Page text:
Reclaiming Illness and Death As Natural Parts of Life with BJ Miller, M.D.

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Statistics show that only 10 to 20% of us will die without warning. That means most of us have a choice as to how to orient ourselves for the inevitable. Where we will die and, most importantly, how to spend time meanwhile. Next to birth, death is one of our most profound experiences. Dying is not without its pain but it can be meaningful and we can decide to be more aware and more conscious in how we orient ourselves toward the inevitable end of our lives. Dr. Miller suggests that we need to be clear on our “goals of care.” Miller says, “[Death is] sad but for the most part it’s also really life affirming. When you come to terms with this body’s life is finite, then you start taking time seriously and you stop squandering your time. You start appreciating what you have while you have it. This is the secret that a lot of hospice providers know and that’s why a lot of hospice providers are actually very happy people filled with life.” The main takeaway in this deep dialogue is to “participate” and to free up as much of life as possible until we die. Miller holds our hand as he covers such subjects as practical advice on the medical, legal, logistical, and emotional aspects of an event that awaits us all. (hosted by Justine Willis Toms)


BJ Miller is a hospice and palliative medicine physician who has worked in many settings, inpatient, outpatient, hospice facility and home. He now sees patients and families at U.C.S.F. Helen Diller Family Comprehensive Cancer Center. Miller speaks all over the country and beyond on the theme of living well in the face of death. He’s also the founder of the Center for Dying and Living

BJ Miller is co-author, with Shoshana Berger, of:

To learn more about the work of BJ Miller go to

Topics Explored in This Dialogue 

  • How through modern medicine we stave off death by propping up a body almost indefinitely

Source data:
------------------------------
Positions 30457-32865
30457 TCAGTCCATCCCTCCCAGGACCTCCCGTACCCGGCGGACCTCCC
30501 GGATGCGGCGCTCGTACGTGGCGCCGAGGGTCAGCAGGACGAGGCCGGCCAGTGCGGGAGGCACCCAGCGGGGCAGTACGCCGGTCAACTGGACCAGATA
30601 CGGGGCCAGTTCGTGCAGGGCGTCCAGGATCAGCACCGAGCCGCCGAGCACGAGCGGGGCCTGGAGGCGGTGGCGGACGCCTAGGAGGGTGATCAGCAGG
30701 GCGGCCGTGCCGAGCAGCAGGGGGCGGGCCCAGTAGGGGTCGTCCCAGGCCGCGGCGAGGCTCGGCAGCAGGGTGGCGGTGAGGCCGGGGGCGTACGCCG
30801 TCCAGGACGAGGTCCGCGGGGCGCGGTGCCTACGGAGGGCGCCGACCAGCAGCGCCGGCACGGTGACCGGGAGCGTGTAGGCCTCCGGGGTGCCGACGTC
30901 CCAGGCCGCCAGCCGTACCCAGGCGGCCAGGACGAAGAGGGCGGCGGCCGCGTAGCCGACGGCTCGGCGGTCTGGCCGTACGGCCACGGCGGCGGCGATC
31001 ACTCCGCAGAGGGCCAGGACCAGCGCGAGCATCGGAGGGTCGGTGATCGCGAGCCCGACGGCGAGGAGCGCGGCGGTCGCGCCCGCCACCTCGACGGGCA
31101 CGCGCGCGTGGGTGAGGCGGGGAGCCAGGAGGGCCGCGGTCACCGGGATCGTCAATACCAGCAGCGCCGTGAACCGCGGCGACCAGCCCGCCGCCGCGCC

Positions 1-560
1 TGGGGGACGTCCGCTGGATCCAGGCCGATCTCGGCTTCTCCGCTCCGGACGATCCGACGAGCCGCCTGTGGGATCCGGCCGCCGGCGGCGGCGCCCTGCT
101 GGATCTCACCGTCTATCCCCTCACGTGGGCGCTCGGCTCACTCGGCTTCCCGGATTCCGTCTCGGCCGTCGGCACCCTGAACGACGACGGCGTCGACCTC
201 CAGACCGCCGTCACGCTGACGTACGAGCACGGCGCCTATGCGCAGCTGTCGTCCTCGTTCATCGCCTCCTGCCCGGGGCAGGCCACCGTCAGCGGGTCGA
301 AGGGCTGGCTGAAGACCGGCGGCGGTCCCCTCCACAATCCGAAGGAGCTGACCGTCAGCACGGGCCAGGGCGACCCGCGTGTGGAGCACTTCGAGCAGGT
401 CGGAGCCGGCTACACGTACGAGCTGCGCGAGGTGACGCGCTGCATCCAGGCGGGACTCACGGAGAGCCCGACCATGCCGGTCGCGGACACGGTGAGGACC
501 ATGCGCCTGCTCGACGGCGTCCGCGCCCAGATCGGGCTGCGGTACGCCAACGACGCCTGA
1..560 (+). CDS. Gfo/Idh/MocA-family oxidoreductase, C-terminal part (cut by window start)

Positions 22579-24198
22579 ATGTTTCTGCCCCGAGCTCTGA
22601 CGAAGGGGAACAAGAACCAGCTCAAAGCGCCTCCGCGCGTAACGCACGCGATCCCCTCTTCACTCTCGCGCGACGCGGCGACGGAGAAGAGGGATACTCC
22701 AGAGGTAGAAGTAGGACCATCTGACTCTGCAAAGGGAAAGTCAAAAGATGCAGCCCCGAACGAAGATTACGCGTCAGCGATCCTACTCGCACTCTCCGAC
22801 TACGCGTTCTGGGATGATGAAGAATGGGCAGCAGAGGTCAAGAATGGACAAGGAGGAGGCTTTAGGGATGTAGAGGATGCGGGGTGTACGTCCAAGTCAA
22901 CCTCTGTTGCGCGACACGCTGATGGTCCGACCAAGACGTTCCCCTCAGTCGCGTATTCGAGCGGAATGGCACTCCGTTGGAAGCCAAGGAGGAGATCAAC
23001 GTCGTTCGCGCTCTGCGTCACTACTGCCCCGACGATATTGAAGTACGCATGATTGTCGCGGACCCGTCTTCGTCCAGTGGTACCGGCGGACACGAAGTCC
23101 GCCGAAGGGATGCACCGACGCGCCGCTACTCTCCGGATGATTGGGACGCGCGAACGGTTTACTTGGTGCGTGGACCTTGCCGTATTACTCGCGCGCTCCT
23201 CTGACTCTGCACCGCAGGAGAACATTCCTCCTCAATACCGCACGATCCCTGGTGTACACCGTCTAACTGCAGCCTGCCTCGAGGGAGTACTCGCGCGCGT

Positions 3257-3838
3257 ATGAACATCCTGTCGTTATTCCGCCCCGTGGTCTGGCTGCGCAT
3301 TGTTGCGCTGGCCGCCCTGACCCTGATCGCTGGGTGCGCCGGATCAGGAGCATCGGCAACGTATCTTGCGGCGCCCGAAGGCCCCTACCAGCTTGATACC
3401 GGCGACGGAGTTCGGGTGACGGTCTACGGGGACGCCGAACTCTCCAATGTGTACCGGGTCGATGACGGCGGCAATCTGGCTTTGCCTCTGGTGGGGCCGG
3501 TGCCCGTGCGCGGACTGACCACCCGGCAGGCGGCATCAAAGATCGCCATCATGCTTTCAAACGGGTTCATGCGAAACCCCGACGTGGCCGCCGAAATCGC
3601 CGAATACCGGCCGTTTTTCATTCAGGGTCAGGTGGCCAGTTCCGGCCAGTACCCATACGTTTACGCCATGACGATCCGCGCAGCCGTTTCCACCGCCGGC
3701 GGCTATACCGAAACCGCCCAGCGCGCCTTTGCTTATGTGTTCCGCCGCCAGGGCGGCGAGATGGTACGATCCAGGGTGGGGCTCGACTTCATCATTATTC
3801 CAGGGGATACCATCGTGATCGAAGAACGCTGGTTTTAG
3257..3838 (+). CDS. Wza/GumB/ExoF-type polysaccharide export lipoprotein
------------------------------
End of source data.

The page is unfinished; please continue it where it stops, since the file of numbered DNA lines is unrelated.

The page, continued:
• Why we need to be explicit regarding our health directive in order to get off the medical “hamster wheel”
  • Miller’s story of a terrible accident that left him as a triple amputee and eventually led him into becoming a doctor
  • How the study of art history in college was helpful in his healing process and contributed to expanding his perspective on his own life and injuries
  • What are medical directives and advance care planning
  • Why medical directives and advance care planning are critical because the default setting on medical care is to sustain unless otherwise directed
  • Why we should revisit our medical directive each year like doing our taxes
  • Why we need to be proactive on our own behalf when it comes to advance care planning
  • What is the significance of the “silver tsunami” when more of us live longer with diseases, illness, and disabilities
  • What is the difference between chronic pain and acute pain and what is his advice in dealing with both
  • How Miller deals with his own disability and how the accident changed his life
  • What is the difference between palliative care and hospice
  • How signing up for hospice does not mean a death sentence
  • Justine tells the story of Michael Toms choosing hospice for himself prior to his death of complications from diabetes
  • What must be done when death occurs at home rather than a hospital
  • What are some specifics to be aware of if a loved one is dying at home
  • What are suggestions to ask your doctor about your diagnosis
  • How it is possible to say no to any treatment
  • As our life progresses, why it is important to constantly evaluate it by asking, “What is important to me now?”
  • What are our choices regarding flow of information about the prognosis of our illness

Host: Justine Willis Toms   Interview Date:12/3/2019   Program Number: 3696

Music Playlist

From Album: Fresh Impressions
Artist: Georgia Kelly & Steven Kindler
1987 Out Front Music #OFM 1010

Opening Essay: Track 01 Sicilienne
Music Break 1: Track 05 Gnossienne #2
Music Break 2: Track 07 Gnossienne #4
Music Break 3: Track 08 Gymnopedie pour l'enfant endormi